Tactical 5G Networking Will Define the Future of Battlefield Communications

  •   Source: Internal
  •   Dated: Wednesday, May 26, 2021 @ 09:42 AM
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Macy Summers, President, Blu Wireless Inc. USA

Macy Summers, President Blu Wireless Inc. USA (https://www.bluwireless.com) a pioneer in mmWave communications and a leader in wireless networking equipment, talks to Defenseworld.net about the challenges, solutions, and practical applications of tactical 5G networks using mmWave technology. He told us that 5G will define the future of battlefield- IEEE 5G will enable radar sensor data from one vehicle or drone to be combined with ELINT from another physically distanced drone and then integrated via Artificial Intelligence (AI) into fire control systems. Excerpts from the interview:

DW : Tell us about Blu Wireless mmWave networking equipment and its advantages.

Macy Summers: Blu Wireless’ IEEE 5G mmWave wireless solutions are engineered for emerging connectivity needs – from smart city networks and connected vehicles to security and defense. We are working with a number of customers in the defense sector to apply and extend our mmWave technology, which is currently being deployed for ‘Rail 5G’ applications, to tactical comms at the network edge. This includes Mobile Edge Compute (MEC) functionality for smart networking and first level data analytics. mmWave operation over the license exempt 57-71 GHz spectrum allows support for large (2 GHz) channel widths for robust multi-gigabit rate communications using lower modulation levels. Hence, IEEE 5G mmWave based systems are better matched to the needs of tactical communications for the following reasons: Standalone, secure & stealthy; Open – they are easily interfaced to other communications systems (via IP/Ethernet); Flexible use of non-commercial spectrum; Resilient to single point failures and channel interference; Simple and rapid set-up; Utilize distributed, peer-to-peer, mesh networks rather than a centralized core, star topology network (which means there is no single point of failure); Flexibility to support a wide range of use cases from space, air, land and naval forces. Crucially, low SWAP (Size, Weight and Power) for IEEE 5G based systems is also compatible with the needs of vehicle level and soldier level deployments.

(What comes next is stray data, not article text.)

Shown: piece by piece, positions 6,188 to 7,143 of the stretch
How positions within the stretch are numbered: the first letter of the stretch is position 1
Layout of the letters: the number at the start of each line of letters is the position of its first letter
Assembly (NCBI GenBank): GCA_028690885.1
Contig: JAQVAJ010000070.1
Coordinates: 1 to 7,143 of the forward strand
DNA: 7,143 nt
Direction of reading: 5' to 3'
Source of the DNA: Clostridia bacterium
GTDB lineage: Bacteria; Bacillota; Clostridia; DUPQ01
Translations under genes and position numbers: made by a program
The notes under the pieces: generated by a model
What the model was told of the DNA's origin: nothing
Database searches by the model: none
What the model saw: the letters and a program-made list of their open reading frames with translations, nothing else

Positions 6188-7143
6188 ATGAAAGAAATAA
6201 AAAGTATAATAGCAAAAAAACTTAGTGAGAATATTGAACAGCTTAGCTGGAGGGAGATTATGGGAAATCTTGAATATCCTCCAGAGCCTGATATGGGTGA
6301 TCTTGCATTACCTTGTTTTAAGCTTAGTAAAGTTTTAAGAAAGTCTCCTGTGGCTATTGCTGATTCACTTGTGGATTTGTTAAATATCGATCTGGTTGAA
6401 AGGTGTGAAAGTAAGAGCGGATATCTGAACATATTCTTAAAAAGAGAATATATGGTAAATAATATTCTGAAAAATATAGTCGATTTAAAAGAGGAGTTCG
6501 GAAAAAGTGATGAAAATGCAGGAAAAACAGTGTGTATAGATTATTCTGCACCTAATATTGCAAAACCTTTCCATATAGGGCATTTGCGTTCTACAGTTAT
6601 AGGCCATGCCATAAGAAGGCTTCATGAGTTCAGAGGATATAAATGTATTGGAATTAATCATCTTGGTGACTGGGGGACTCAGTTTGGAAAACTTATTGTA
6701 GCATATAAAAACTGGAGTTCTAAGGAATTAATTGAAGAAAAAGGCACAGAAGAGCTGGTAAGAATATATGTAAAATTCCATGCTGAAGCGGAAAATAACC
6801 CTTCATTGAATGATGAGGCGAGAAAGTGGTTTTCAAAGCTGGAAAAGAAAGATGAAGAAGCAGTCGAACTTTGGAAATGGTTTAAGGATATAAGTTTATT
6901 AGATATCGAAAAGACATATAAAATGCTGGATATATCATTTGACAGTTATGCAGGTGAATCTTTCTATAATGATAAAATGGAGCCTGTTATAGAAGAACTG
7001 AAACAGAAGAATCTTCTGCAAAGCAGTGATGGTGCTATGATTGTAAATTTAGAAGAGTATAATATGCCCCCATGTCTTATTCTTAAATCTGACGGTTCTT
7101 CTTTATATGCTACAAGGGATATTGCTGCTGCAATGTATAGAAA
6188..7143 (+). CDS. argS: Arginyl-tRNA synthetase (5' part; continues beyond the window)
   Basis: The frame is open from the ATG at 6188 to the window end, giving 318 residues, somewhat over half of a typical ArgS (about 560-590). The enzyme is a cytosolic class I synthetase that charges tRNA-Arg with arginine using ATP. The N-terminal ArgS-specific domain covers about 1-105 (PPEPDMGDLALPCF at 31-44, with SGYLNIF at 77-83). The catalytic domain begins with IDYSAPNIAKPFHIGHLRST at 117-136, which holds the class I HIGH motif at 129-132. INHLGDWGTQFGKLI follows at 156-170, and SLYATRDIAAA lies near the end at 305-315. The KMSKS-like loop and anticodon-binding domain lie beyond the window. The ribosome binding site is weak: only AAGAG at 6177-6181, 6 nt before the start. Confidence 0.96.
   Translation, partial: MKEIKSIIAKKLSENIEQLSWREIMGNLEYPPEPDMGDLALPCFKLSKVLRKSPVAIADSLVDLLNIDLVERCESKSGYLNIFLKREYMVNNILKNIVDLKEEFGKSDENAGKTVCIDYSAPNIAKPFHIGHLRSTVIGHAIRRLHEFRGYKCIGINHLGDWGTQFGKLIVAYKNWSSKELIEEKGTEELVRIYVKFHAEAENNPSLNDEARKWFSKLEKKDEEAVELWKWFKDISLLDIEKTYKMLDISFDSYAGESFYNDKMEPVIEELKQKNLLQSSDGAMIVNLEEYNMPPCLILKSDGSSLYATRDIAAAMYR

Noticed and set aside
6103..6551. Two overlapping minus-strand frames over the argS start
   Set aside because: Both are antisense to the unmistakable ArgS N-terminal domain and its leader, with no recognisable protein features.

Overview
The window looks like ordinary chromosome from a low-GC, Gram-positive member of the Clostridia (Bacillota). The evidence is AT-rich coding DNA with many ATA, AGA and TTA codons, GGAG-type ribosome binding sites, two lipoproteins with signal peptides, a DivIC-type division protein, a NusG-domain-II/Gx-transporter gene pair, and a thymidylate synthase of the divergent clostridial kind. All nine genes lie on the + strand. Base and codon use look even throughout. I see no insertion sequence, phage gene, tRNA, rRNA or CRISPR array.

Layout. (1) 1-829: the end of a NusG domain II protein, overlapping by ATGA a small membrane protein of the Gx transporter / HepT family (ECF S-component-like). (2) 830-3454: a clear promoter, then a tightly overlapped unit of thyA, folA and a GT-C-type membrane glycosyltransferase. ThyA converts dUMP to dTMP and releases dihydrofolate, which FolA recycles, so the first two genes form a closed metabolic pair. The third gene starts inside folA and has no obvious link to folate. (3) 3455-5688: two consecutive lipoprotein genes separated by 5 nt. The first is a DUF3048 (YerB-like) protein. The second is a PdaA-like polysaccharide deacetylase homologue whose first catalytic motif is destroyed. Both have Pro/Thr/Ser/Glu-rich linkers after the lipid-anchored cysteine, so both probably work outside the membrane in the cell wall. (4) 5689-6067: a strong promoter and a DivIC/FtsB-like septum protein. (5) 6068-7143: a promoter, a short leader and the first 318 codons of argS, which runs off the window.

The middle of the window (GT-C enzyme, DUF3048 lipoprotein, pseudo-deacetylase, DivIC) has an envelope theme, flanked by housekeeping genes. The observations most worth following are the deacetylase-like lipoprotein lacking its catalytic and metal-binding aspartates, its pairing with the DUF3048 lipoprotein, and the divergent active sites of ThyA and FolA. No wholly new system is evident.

DW : How is the scope of 5G for Military use different from civilian use?

Macy Summers: The needs of military applications are radically different from commercial 5G networks. Tactical 5G Military networks necessitate systems which are standalone, secure, and can be easily interfaced to existing tactical equipment. In contrast to commercial 5G networks, tactical 5G networks also need to be resistant to single point of failure, i.e. they cannot rely on a network that would have compromised connectivity should the signal from a single tower be interrupted for any reason. IEEE 5G wireless mesh networks, based on open mmWave standards, offer the flexibility, security and reliability needed to enable a wide range of use cases in naval, space, air, and land forces to deliver next-generation ‘gigabit’ speed to the tactical edge. Not only does it meet current demand, but IEEE 5G wireless is also enabling new use cases for tactical 5G networks, such as AI-driven and rapid deployable Command Posts.

DW : How do you think 5G will affect the battlefield?